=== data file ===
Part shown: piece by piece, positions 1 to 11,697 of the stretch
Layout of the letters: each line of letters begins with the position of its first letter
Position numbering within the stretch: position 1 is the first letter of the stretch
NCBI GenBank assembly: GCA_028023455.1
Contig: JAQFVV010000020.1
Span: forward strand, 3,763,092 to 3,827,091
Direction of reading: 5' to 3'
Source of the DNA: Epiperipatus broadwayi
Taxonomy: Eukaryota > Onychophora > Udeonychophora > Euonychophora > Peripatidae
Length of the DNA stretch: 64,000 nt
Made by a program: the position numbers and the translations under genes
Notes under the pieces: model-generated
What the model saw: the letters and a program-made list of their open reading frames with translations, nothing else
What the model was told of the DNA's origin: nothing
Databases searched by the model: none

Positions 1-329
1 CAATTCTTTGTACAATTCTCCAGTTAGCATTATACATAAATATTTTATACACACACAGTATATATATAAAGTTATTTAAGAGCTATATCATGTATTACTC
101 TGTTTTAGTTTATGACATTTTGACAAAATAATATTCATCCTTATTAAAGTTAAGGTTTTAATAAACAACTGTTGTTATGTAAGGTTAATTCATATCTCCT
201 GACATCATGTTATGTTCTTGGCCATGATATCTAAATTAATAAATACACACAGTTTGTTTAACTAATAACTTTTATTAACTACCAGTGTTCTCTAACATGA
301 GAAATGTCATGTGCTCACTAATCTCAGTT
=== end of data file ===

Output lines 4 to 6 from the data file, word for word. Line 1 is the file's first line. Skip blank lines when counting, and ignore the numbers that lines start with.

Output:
NCBI GenBank assembly: GCA_028023455.1
Contig: JAQFVV010000020.1
Span: forward strand, 3,763,092 to 3,827,091